The blog of the John S. and James L. Knight Foundation

Feb 28, 2013

What does it take to be a ballerina?

Posted by kbalcerek

Jamie Dee in last Fall's performance of "Limitless." Photograph by Christopher Record.

What is it like to be a ballet dancer? Pushing your body to extremes? Beginning a professional career while in your teens? These questions popped up time and again over the last few months as I watched the amazing performances of the North Carolina Dance Theatre: “Innovative Works,” “Nutcracker” and “Limitless.” So I went to the source, a ballerina with NCDT- Jamie Dee.

My first question for Dee: “What does it take to be a ballerina?”

She summed it up for me in just a few short words: "personal drive, heart, support," and a generous sprinkling of "masochism."

Jamie Dee began professionally dancing at the age of 17, and she has danced with the NC Dance Theatre (a Knight Arts grantee) for four years. She came to NCDT looking for a change; she wanted something “more interesting artistically” so she “could grow with the material and learn new things.” One major attraction: the innovative and contemporary choreography of Dwight Rhoden. “There is an urgency and freshness here with new work created every year,” Jamie noted.

Dee and the other dancers at NCDT dance seven-and-one-half hours a day, five days a week on average not including performance time on weekdays and weekends. But for Dee that is the best part. “I love rehearsal,” she declared. “I am a fan of the process or the journey you go through to take ownership of the movement.” Though she would not give up performances either. “There is something special about stepping out on the stage to share your gift with the community,” she said.

“Do you get stage fright?” I asked.

“I still get butterflies in my stomach and that rush of adrenaline before going on.” To calm down, Dee reminds herself to “just breath. It is just one more run.”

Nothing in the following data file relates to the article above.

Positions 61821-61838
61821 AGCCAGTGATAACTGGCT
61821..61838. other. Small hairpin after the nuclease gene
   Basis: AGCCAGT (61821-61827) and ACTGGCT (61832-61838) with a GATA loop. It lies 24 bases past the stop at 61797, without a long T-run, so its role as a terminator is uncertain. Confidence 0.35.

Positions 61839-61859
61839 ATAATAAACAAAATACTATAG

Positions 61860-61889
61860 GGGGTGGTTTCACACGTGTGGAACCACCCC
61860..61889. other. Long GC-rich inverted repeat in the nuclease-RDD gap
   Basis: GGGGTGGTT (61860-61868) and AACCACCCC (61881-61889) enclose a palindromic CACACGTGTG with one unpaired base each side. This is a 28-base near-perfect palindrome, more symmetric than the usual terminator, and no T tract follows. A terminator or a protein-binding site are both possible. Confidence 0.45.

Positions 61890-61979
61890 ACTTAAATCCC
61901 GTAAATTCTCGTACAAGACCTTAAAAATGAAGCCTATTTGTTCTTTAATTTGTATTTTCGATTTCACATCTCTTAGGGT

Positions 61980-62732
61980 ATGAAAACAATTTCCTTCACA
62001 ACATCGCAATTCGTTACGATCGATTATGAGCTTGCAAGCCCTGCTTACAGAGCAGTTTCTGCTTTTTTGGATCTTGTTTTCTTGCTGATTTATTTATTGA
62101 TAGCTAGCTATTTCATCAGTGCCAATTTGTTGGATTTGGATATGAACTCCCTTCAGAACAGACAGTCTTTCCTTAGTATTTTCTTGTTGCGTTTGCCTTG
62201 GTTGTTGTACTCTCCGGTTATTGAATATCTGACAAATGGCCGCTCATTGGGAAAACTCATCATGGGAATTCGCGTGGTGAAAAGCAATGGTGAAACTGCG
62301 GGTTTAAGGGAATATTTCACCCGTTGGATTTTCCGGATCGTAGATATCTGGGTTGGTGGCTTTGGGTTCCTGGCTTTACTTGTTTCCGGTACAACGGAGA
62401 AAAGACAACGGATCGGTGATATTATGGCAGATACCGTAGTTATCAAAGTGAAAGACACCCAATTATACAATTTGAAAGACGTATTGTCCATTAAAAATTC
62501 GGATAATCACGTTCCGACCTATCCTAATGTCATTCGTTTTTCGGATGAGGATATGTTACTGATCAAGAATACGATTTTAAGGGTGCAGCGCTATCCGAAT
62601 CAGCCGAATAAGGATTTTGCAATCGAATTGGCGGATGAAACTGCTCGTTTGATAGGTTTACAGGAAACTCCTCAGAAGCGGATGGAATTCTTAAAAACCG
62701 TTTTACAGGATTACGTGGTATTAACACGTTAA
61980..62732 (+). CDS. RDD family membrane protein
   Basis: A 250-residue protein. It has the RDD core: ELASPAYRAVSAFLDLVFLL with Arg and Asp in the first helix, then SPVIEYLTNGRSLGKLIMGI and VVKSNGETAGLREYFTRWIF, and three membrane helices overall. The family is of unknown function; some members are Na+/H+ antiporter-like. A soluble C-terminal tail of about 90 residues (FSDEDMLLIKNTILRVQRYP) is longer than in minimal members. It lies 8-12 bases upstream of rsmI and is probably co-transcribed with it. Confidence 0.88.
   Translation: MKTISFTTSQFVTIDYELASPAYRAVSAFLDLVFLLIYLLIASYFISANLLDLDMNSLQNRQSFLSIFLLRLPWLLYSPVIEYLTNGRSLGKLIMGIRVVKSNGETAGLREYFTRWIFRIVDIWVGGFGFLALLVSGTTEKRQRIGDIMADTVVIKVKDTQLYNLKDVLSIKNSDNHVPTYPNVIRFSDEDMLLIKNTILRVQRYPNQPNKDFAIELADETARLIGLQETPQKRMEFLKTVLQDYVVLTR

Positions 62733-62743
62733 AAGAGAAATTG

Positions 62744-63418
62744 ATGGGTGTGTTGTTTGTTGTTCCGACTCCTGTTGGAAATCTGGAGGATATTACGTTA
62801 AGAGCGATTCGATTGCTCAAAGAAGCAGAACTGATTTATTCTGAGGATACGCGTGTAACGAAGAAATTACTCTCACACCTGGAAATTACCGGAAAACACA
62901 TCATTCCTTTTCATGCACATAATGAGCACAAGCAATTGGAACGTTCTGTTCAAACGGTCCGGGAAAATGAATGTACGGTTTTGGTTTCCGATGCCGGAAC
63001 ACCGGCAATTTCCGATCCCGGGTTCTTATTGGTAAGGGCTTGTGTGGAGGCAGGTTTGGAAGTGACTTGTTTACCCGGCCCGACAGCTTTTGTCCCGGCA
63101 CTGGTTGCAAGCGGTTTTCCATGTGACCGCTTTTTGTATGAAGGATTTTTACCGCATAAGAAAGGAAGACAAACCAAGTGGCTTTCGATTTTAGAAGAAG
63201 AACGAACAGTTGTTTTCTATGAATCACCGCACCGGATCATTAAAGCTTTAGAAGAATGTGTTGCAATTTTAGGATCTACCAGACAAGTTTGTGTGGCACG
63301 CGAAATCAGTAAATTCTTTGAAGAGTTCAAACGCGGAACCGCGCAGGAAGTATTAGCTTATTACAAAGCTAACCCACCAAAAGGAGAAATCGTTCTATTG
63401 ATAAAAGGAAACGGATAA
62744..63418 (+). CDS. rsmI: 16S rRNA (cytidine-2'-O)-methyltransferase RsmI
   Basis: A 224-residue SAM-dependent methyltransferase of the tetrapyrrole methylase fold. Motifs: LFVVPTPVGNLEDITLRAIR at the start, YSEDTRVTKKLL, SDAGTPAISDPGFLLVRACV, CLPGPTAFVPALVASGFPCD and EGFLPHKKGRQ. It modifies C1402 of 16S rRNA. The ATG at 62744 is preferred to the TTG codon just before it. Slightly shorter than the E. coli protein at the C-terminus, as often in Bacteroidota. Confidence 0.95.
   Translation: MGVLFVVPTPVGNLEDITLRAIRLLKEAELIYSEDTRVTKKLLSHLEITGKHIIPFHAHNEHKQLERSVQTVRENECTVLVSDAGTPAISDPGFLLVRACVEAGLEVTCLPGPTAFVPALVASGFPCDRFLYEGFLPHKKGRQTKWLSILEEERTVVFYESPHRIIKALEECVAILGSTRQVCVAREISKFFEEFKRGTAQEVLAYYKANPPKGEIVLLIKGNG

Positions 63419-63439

“What about throwing yourself into lifts with a partner? Isn’t that scary?” Dee assured me it is all about practice with spotters and one even more important element: trust. But not just an individual, silent trust. “You have to share your trust in your partner with him. It is about instilling confidence. And when you achieve a feeling of connection with your partner the movement is natural and easy. Finding that intuition with a partner is really special.”

My final question for Dee: “When did you know that dancing was your life’s work?”

“When I was 13 in a musicality class with this really interesting teacher who had new ideas and movements. He asked us to dance with an orange, and when it came to my turn I really got into the moment just dancing with this orange. I forgot that everyone else existed.” She joked that maybe the story was a bit too corny. But “dancing with this orange was natural and fun. It was just me and the orange. My ultimate goal is to achieve this feeling when I dance and to share something in my heart. The steps and motions are just a vehicle.”

Dee’s parting words to me: “I just love dancing!”

Get to know Jamie Dee: Hometown: Orange County, CA Dancing since: Age 9 Dance inspiration: Erie Killian Favorite style of ballet: Contemporary Career highlights: Juliet in David Nixon’s "Romeo and Juliet," Odette in Nixon’s "Swan Lake," Daisy in Jimmy Orrante’s "The Great Gatsby" Cross training routine: Yoga and Pilates Future aspirations: Becoming a mother

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